Nashville, Tenn. – December 5, 2011 – Elmer Virula, 54, formerly of Nashville, Tennessee, was sentenced today to 24 months in prison, followed by one year of supervised release, for preparing and submitting fraudulent tax returns to the IRS, announced Jerry E. Martin, United States Attorney and Christopher A. Henry, Special Agent in Charge, IRS Criminal Investigation-Nashville Field Office. In addition, Virula was ordered to repay the IRS $167,535.00 for false claims, credits, and deductions he fraudulently obtained and he must also cease and desist from representing himself as a Certified Public Accountant and is not allowed to prepare tax returns for others.

Virula, who now lives in Hawaiian Gardens, California, was indicted on April 8, 2010, and charged with 16 counts of aiding and assisting in the preparation of false income tax returns. According to the indictment, Virula primarily catered to Nashville’s Hispanic community, preparing fraudulent federal income tax returns for others to be filed with the IRS for calendar years 2003 through 2006. The returns claimed numerous false deductions and various credits for fuel, education, and telephone excise tax credits for which the clients were not entitled.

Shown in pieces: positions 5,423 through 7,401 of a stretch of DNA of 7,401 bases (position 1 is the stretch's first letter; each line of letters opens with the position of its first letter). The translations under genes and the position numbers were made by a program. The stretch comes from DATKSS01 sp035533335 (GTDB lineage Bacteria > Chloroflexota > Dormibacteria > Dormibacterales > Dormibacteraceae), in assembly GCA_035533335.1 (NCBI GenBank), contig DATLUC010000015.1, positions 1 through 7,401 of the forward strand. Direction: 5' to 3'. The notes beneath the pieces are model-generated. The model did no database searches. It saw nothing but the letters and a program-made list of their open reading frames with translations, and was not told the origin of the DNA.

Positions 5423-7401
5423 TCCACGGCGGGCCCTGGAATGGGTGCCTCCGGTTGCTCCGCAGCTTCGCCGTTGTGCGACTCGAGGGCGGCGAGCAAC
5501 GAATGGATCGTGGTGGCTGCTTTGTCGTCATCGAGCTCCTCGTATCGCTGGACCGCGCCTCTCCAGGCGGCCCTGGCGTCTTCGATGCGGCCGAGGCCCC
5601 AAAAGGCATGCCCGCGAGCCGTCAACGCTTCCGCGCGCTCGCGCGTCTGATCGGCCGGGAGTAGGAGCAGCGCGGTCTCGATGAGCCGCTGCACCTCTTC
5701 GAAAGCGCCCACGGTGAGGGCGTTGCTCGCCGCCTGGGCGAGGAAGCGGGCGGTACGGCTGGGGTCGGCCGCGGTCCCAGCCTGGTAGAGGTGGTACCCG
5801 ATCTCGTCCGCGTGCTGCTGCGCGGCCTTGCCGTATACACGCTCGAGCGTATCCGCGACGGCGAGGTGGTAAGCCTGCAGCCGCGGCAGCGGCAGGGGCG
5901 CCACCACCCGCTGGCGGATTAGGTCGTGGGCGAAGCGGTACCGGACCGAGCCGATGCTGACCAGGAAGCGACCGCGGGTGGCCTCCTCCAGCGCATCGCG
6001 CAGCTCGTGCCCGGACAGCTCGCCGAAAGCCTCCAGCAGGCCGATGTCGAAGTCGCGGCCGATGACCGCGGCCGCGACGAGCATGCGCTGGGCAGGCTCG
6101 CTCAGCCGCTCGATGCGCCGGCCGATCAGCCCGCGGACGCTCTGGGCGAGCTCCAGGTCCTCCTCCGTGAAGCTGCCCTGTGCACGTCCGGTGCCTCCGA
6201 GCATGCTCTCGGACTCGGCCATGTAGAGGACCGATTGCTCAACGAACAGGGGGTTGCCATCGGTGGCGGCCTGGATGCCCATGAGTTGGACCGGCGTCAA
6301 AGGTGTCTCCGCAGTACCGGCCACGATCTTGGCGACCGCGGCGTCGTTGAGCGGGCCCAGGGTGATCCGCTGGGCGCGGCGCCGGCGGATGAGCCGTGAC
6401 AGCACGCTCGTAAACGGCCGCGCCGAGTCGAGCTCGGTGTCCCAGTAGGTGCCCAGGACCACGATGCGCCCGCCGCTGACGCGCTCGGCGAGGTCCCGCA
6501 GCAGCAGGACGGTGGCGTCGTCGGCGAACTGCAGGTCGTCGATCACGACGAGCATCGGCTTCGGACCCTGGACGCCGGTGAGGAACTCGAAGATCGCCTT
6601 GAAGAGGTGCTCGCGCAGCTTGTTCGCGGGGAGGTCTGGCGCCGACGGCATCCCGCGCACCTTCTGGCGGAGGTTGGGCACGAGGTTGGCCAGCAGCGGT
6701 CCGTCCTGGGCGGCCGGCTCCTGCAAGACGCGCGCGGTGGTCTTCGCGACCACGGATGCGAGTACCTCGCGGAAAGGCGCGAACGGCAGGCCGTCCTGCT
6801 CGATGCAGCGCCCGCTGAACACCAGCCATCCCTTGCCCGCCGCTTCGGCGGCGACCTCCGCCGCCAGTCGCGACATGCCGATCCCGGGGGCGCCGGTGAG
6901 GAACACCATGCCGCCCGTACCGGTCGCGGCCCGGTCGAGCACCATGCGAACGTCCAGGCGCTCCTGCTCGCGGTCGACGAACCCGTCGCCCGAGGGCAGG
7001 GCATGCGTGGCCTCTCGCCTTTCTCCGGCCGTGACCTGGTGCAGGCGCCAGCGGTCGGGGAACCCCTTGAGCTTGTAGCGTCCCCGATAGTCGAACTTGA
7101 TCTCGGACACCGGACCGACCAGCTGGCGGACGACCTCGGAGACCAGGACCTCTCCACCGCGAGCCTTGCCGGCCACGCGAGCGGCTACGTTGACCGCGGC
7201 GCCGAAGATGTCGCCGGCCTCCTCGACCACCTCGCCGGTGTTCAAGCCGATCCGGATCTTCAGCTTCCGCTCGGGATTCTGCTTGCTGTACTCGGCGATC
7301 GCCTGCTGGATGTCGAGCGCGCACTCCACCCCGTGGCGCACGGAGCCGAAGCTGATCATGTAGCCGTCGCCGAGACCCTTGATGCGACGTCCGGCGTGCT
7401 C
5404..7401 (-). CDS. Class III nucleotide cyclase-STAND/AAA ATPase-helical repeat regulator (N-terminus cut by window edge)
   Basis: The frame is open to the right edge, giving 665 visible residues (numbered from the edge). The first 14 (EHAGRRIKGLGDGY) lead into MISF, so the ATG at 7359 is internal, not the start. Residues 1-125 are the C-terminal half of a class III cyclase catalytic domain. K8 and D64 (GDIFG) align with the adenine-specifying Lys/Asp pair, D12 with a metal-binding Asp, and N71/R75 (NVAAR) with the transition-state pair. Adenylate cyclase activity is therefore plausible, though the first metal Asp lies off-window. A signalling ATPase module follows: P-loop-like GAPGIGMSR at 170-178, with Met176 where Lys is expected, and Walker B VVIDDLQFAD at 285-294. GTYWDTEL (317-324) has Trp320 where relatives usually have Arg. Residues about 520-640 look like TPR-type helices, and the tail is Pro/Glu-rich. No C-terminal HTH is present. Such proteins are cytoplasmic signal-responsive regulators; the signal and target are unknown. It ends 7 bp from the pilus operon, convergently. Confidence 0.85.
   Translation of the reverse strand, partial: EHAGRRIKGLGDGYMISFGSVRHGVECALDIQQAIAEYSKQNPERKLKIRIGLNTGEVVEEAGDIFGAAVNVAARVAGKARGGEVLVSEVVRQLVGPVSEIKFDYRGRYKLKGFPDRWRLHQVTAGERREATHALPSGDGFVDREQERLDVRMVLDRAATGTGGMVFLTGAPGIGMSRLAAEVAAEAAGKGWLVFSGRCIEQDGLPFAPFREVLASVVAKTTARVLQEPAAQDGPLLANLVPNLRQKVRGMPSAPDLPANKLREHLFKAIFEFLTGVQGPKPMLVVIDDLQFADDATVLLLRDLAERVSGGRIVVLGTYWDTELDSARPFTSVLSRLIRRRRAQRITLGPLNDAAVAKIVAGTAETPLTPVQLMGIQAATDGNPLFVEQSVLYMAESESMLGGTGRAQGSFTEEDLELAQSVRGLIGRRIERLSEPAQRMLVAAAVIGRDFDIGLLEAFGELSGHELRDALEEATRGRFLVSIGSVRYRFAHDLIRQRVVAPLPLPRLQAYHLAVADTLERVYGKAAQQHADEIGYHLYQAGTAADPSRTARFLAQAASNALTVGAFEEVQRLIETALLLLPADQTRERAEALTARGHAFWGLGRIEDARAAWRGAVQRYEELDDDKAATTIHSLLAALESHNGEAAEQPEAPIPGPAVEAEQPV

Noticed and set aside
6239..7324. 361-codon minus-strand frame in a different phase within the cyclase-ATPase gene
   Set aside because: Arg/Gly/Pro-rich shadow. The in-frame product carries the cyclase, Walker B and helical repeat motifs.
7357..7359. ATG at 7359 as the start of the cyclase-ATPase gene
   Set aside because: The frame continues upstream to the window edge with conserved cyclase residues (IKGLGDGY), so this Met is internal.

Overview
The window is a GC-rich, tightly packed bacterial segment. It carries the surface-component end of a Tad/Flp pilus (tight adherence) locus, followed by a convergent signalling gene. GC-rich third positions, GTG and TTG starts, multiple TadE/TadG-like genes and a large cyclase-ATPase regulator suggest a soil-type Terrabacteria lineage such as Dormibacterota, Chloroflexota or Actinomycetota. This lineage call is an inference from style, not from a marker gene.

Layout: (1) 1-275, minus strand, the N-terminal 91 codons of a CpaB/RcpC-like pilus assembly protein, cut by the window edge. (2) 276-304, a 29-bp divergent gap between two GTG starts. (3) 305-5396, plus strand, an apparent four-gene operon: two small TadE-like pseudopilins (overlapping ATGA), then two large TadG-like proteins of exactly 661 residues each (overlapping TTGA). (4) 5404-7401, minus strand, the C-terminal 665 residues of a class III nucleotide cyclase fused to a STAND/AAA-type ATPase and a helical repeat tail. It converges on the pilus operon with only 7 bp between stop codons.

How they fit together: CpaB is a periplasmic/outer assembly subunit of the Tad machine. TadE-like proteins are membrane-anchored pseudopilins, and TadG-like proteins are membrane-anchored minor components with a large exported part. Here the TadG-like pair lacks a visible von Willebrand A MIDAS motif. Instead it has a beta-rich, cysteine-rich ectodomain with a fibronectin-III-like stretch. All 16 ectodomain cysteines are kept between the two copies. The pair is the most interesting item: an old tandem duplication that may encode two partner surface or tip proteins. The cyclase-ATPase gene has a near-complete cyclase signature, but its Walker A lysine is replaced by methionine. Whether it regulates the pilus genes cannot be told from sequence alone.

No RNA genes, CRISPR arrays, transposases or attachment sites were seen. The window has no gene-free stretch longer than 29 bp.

Virula, owned and operated three tax preparation businesses in the middle Tennessee area and pleaded guilty to one count on March 28, 2011.

Those that attempt to defraud the IRS and prey upon the immigrant community should be aware that the federal government takes these offenses very seriously and will prosecute them to the fullest extent of the law,” said Jerry E. Martin, United States Attorney.

As we approach the filing season, taxpayers are reminded to choose a return preparer carefully. Individuals should review their return thoroughly and make sure they understand every item on them as they are ultimately responsible for everything claimed on the return,” stated Christopher A. Henry, Special Agent in Charge, IRS Criminal Investigation-Nashville Field Office.

During the sentencing hearing, numerous witnesses testified that Virula represented himself to the immigrant, particularly Hispanic, community as a minister and CPA, even though he had no accounting license or college degree. Additionally, Virula trained his employees to enter tax credits on clients’ tax returns even when they were not entitled to claim them, thus generating larger refunds.